We all know that VR headsets can come with a hefty price tag, and some even require a powerful computer to run. Once you’ve invested in the hardware, it’s only natural to wonder about the expenses of VR games and apps. How much are VR games? Is having fun in VR going to break the bank? Prepare to be pleasantly surprised by the answers.
How Much Does a VR Game Cost?
The cost of VR games can differ quite a bit. You’ll find some games that won’t cost you a dime, but others might go as high as $60. Usually, games made by big companies tend to be pricier, especially when you compare them to indie or smaller studio games, which often have lower prices to get more folks to give them a shot.
Are VR Game Prices an Indication of Quality?
No, it’s not always the case that spending extra money ensures a better gaming experience. In fact, your personal game preferences could lead you to enjoy a modest $2 game more than a popular $60 one. Before hitting that “buy” button, it’s a good idea to check out reviews for any game you’re considering to see if it aligns with your gaming style.
Where Do You Buy VR Games?
Steam takes the crown as the top choice for buying VR games. It offers a vast collection of games with different price tags and works smoothly with most headsets. If you’re rocking an Oculus headset, the Oculus Store is also a solid option for game purchases. However, for PS VR headset owners, it’s all about PlayStation games, available through the PlayStation Store or your go-to spot for physical game copies. Be on the lookout for discounts on these platforms if you want to snag VR games without breaking the bank.
Are VR games too expensive for the amount of content they offer?
Stacey Bryan Lee said on Quora: “In my personal view, yes, it is. As of now, VR hasn’t quite found its footing. Don’t get me wrong; VR is a fascinating concept, and I eagerly anticipate its future. However, at the moment, it often feels a bit on the “gimmicky” side, like playing a regular game but in VR.
VR still lacks what truly sets it apart. The way a movie tells a story differs from a video game, as games make the player an integral part of the narrative, offering an interactive experience. In contrast, movies have us sit back and absorb the story. It’s not about one being better than the other, but you can sense the distinction in storytelling between these mediums.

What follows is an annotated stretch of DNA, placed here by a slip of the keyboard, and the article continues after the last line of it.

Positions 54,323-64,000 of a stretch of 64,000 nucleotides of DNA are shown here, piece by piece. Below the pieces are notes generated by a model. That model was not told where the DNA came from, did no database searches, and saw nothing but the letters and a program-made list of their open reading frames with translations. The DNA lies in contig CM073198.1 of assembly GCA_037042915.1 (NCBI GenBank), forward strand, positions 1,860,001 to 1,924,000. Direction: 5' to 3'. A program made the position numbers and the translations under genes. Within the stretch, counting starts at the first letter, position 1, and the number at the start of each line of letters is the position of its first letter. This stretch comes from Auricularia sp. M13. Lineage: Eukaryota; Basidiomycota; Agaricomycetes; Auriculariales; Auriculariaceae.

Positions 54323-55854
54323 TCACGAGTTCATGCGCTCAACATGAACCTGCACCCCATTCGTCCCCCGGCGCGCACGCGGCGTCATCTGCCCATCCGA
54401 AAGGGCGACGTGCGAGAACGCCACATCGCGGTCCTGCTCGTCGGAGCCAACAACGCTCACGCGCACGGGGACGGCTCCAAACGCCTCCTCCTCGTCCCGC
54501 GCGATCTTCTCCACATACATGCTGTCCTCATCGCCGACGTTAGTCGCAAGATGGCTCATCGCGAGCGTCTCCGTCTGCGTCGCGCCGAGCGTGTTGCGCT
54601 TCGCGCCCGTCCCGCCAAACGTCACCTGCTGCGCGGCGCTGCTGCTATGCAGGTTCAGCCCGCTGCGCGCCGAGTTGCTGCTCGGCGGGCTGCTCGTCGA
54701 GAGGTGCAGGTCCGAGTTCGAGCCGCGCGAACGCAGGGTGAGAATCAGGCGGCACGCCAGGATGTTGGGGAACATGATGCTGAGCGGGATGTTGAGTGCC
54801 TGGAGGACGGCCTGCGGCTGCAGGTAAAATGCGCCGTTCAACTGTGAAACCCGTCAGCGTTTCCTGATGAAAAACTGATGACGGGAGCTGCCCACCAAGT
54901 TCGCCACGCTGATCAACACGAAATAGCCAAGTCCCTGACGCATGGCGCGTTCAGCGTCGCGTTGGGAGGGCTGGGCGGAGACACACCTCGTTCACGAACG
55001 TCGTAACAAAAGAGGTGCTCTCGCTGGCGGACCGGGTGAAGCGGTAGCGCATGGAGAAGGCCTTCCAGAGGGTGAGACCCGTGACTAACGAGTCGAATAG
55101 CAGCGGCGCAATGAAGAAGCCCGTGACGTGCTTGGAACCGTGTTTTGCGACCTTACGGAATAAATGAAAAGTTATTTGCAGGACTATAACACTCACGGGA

On the other hand, VR, in essence, is essentially a video game with a VR system substituting a controller and console. While there’s a difference in interactivity, the storytelling and message presentation are often quite similar to regular video games, such as those on the PS4 or Xbox.
Furthermore, most VR games, when compared to console games, seem to take away more from the experience than they add. This includes aspects like content, gameplay, and the ability to engage with friends, all in the name of the VR experience.
So, in my opinion, yes, it’s a bit too pricey for the amount of content it presently offers.”
Another user, Christoph Wolf, said: “Regrettably, that’s the case. However, the issue lies in the fact that only a very limited number of people who can afford a VR setup actually play these games. This means that the developers must recoup the costs of creating the game from a smaller pool of consumers, which often leads to higher prices. If these games were designed for PC or consoles, I would estimate their value to be about half of what they currently cost.”
Kenneth Colon thinks that the problem is not really the games themselves, it’s the headset. “Virtual reality (VR) can be quite costly for many individuals, myself included. It can easily reach several hundred dollars, which not everyone can afford, especially after investing in a PS4 or a high-quality gaming PC.”
Also, David Hepple, thinks that VR games are expensive for the amount of content they offer. “The reason VR developers can charge steep prices is because they have a bit of a monopoly. Take, for instance, if you’re looking for a quality online VR first-person shooter, you’re essentially left with just two options. This limited competition gives developers the leverage to set high prices because they know you have to choose between option A and option B. On the other hand, in the world of PC gaming, there’s a plethora of excellent online FPS games, forcing each one to offer competitive pricing.
Once VR becomes more widely adopted, we can expect to see fairer game prices emerge.”
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